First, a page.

Впрочем, набор идей РПЦЗ не смог автоматически стать церковным мейнстримом в постсоветские годы. Причин тому было две. Во-первых, интеллектуальная часть патриархийного аппарата была по преимуществу пленена «парижским» духом (пожалуй, кроме Издательского отдела, руководимого митрополитом Питиримом (Нечаевым). Во-вторых, сами «карловчане» решили создать на исторической родине параллельную церковную структуру – и набрали в нее явных авантюристов, имевших дурную репутацию. Помню, как на Поместном соборе 1990 года архиепископ Кирилл (Гундяев; нынешний патриарх) резко говорил о принятом в РПЦЗ суздальском архимандрите Валентине (Русанцове): «Пусть туда десятки таких пойдут!»
The Russian Orthodox Church Outside Russia, как ее тогда метко называли журналисты, быстро начала дробиться и всасывать более и более сомнительных личностей. Это, думаю, и привело к смене «карловчанами» своего курса – со стимуляции присутствия в России на воссоединение с Московским патриархатом.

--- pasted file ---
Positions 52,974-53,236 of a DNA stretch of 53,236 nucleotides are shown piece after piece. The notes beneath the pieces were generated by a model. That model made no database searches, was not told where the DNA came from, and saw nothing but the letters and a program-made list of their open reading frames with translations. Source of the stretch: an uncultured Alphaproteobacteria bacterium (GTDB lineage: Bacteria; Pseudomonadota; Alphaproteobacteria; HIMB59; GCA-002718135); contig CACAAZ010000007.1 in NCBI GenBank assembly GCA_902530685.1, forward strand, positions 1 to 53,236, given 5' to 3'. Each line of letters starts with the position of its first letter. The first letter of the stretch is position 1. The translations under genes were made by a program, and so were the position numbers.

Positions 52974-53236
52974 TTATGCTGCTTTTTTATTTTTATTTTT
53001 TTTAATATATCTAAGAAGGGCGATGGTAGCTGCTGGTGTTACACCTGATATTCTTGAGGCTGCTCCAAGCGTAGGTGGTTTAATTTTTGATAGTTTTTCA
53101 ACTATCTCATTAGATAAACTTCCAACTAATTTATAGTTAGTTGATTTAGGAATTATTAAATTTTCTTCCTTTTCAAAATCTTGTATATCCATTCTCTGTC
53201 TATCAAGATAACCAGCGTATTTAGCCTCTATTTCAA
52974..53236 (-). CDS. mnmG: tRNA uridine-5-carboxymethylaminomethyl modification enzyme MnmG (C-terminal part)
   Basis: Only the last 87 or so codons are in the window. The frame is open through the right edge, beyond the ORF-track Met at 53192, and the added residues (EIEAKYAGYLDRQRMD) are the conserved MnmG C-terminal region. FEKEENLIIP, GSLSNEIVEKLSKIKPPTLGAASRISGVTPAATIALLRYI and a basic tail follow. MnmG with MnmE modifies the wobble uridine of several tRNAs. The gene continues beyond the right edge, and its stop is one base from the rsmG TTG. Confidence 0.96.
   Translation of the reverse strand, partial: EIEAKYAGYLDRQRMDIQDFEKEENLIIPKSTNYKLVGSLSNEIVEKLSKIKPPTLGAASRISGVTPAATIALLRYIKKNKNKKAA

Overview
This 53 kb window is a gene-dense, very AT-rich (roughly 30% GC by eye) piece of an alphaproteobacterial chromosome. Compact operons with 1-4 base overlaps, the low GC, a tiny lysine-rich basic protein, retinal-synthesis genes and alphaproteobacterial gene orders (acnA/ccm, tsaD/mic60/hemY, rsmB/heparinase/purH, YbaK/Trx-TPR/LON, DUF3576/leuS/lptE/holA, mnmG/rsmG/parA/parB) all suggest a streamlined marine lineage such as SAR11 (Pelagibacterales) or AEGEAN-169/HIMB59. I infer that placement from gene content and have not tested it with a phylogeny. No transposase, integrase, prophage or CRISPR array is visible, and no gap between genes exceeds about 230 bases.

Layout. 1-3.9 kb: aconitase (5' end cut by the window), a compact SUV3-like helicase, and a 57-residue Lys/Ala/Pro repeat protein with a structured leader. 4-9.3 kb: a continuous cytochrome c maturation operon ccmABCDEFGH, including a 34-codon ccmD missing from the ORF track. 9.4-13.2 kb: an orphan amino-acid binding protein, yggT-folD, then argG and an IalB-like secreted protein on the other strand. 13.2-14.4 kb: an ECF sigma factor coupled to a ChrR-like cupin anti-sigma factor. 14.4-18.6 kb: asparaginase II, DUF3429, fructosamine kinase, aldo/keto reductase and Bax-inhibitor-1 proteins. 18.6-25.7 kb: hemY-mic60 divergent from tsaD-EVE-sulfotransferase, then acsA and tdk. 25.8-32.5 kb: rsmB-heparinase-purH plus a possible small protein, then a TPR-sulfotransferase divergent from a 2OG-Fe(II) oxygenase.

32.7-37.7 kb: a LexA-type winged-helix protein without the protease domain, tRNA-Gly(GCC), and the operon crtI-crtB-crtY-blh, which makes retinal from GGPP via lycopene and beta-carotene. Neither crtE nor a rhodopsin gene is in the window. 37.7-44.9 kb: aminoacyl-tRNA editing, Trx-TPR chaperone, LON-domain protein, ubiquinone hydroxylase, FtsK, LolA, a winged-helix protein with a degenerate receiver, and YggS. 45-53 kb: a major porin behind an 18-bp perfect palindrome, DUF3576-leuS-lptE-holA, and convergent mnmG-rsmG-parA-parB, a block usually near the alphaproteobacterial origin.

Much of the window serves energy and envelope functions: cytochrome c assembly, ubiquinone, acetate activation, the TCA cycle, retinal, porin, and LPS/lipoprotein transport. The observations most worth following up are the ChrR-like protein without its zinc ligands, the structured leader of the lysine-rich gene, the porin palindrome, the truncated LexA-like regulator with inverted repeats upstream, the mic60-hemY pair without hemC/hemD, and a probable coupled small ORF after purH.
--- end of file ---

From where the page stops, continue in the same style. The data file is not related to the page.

Выторговать в ходе переговоров удалось немного. Первоиерарх РПЦЗ не стал постоянным членом Священного синода – как руководители большинства других самоуправляемых Церквей в составе Московского патриархата. Пожелания о выходе из Всемирного совета церквей исполнены не были – и сегодня даже предпринимаются попытки оживить контакты с этой организацией, почти незаметной на религиозно-общественном поле и скомпрометированной присутствием сообществ, отвергнувших христианскую мораль вплоть до «благословения однополых браков». Иерархи РПЦЗ, выросшие на Западе, оказались не слишком сильными «бойцами» в московских коридорах. Многие из них к тому же привыкли к расслабленной жизни в «тихой заводи» одного из множества западных религиозных сообществ – особенно в Америке и Австралии.